June 1, 2016
This thesis contains three papers on immigrants, i.e. foreign-born people, in the UK. The first paper is methodological, the other two papers focus on physical health. All papers use data from the UK Household Longitudinal Study (UKHLS) which started in 2009 and includes an Ethnic Minority Boost sample, providing large enough sample sizes to study the immigrant population in detail. The first paper analyses sample attrition of immigrants at wave 2 of the UKHLS. We find that non-contact of immigrants is mainly determined by characteristics related to high residential mobility. However, it is also predicted by poor cooperation at the first interview. This suggests that for some immigrants non-contact could constitute a hidden refusal. Interview refusal of immigrants is predicted by similar characteristics than for UK-born. The second paper investigates the Healthy Immigrant Effect (HIE) in the UK. The HIE is understood as a health advantage of recent immigrants compared to the native-born population, which gets smaller with increasing length of residence. The cross-sectional analysis finds that immigrants have a health advantage in the first years after immigration, which decreases the longer immigrants have been in the country. The magnitude of the HIE depends on the measure of poor health: poor self-rated health and diagnosed chronic condition yield much larger HIE than poor physical health functioning (Short-Form 12) which is arguably more suitable to this immigrant-native comparison. The last paper considers one possible explanation for the duration effect, i.e. why immigrants lose their initial health advantage: Immigrants tend to have poorer work conditions than native-born employees. We find that physical work conditions explain some of the excess deterioration of immigrants’ health, while psychosocial work conditions only play a minor role. Health deterioration among less educated immigrants is better explained with work conditions than that among degree-educated immigrants.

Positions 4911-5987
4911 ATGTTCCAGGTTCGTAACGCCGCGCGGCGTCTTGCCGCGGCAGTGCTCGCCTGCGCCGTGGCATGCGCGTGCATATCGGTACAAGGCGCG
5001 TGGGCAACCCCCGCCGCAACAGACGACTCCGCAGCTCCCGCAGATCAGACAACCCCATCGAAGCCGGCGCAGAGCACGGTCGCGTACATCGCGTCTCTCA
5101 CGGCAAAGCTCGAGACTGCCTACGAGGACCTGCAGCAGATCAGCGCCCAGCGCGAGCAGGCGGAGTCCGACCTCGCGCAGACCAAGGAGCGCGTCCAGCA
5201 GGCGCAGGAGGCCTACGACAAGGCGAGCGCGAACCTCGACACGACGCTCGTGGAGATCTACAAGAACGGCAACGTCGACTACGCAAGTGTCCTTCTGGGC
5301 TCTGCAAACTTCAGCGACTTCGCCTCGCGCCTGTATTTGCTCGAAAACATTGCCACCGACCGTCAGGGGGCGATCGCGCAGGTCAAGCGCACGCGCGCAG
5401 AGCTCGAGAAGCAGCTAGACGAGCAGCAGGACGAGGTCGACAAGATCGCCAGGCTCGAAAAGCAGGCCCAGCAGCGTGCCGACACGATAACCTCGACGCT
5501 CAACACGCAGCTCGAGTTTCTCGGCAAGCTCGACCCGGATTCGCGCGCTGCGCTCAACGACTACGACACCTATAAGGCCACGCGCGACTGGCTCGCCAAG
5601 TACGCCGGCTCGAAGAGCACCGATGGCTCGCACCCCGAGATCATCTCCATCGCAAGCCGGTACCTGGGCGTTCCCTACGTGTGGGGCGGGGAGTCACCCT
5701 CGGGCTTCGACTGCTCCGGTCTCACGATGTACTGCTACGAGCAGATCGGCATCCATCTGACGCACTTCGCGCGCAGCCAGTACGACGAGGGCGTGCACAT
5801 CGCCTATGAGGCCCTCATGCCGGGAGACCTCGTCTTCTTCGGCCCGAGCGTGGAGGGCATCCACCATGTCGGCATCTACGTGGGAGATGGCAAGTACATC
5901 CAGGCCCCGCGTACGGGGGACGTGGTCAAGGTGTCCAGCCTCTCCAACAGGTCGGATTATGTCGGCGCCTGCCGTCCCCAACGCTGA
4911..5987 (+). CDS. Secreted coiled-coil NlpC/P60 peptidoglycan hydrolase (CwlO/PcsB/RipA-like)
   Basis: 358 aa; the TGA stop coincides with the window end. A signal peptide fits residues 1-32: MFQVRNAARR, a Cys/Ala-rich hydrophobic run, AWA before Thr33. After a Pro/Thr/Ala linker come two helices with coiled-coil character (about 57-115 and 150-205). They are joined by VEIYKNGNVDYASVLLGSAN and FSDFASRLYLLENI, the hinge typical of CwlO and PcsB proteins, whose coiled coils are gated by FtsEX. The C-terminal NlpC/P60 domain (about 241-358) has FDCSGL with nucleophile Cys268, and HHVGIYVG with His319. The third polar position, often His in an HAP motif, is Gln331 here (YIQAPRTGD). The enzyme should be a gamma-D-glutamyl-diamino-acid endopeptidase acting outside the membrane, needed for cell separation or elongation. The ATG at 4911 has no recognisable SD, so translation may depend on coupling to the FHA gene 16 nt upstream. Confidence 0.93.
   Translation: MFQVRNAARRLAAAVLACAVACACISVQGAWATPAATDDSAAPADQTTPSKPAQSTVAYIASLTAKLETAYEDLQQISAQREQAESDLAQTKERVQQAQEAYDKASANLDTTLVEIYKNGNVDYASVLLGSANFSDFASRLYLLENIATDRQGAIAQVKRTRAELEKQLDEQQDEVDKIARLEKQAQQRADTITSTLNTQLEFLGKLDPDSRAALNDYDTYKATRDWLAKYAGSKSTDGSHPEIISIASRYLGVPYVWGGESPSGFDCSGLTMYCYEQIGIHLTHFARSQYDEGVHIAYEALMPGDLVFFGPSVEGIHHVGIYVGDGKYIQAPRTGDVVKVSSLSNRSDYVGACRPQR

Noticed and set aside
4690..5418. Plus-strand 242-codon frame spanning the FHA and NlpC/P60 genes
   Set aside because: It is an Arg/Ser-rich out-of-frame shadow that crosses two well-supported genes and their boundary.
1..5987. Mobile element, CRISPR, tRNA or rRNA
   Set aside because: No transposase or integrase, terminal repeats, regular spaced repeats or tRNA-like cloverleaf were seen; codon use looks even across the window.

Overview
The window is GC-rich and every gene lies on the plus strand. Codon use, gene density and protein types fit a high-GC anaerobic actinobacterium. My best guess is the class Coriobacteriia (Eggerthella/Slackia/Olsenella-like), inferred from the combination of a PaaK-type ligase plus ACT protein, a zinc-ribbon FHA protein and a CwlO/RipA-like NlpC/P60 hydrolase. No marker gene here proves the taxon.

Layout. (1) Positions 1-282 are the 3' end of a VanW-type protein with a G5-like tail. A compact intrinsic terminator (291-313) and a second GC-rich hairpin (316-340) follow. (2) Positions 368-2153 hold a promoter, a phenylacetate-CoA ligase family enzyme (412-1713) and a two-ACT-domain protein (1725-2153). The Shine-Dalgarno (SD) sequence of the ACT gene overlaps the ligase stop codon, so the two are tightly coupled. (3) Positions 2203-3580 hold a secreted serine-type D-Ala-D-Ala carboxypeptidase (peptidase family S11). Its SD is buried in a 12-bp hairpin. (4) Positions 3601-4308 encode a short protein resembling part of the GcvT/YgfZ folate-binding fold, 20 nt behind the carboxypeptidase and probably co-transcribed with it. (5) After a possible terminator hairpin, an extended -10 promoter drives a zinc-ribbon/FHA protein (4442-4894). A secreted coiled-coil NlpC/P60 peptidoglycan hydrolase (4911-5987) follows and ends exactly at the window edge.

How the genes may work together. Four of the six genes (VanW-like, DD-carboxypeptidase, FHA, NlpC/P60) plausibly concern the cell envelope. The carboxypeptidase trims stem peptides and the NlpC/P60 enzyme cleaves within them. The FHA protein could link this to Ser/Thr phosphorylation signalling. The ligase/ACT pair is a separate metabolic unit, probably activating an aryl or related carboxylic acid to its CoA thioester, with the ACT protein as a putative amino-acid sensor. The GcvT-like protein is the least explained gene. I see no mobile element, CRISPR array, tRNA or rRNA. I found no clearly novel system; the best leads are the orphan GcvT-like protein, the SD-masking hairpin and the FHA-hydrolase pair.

Not held in Hilary Doughty Research Library - bibliographic reference only